Sue Your Broker

Sue your broker
Money Magazine

October 2001

Since stocks peaked in March of last year, investors in the U.S. Market have lost $4 trillion in paper wealth. That's an awful lot of money, and it's left an awful lot of people pissed off - and looking for someone to blame. Their targets: brokers and financial advisors. The total dollars claimed are rising too. The average case against a top brokerage that completed arbitration that surpassed $500,000.00 last year, compared with $370,000.00 five years earlier.

Time for a case study: Madelyn "Mady" Shibe vs. Prudential Securities and broker Larry Mayer. To hear Shibe tell it, she was once so delighted with Mayer that she gave him a gift certificate for a pair of Gucci shoes. By catching the tech craze and buying stocks with margin loans, Shibe's $350,000.00 account rocketed to $3.5 million. But that was just before tech stocks collapsed and Shibes's account fell straight back to $350,000.00. These days she has the fury of an investor scorned. The 74-year-old widow recently filed a complaint against her former brokerage for giving her bad advice, loading her with margin debt and over concentrating her portfolio in too risky stocks (including Cisco, Lucent and JDS Uniphase) that have since tanked. She's mad, she says, because her concerns about the account's downward slide were brushed off. Compensatory and punitive damages claimed: $11.7 million, plus interest and attorney's fees. "I didn't know anything about the stock market," Shibe wails over the telephone from her Lauderdale, Fla. Home. "I just had my trust in Larry, and there was no reason not to."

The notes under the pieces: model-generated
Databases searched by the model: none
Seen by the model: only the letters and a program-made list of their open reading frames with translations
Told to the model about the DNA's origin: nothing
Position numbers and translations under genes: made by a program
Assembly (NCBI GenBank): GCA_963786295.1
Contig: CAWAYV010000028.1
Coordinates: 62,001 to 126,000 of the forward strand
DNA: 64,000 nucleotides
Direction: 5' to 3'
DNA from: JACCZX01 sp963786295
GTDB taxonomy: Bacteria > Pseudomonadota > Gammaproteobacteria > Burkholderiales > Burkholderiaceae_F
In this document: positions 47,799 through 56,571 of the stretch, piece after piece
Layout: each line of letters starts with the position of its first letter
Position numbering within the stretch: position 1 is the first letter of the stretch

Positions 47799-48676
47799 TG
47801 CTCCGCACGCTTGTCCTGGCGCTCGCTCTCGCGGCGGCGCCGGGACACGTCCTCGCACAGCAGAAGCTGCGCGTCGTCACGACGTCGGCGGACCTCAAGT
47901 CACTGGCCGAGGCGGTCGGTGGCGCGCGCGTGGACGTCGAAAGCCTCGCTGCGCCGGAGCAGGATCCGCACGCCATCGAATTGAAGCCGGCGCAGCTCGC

What does Prudential say to all this? While the firm declined to make Mayer available for comment, it argues that Shibe's claim is without merit -and it plans to fight her all the way. "We recommended that the client take profits," says a spokeswoman for Prudential. "The claim does not mention that she took the money out of the account and that the account was profitable."

So who's to blame for Mady Shibe's roller-coaster ride? Or is this just the kind of thing that happens sometimes when you invest in stocks? "This was complete mismanagement of her account and greed on the part of her brokers," insist Plantation, Fla. attorney, Darren Blum, who is representing Shibe in her claim. "This account should have set off red flags in the office."

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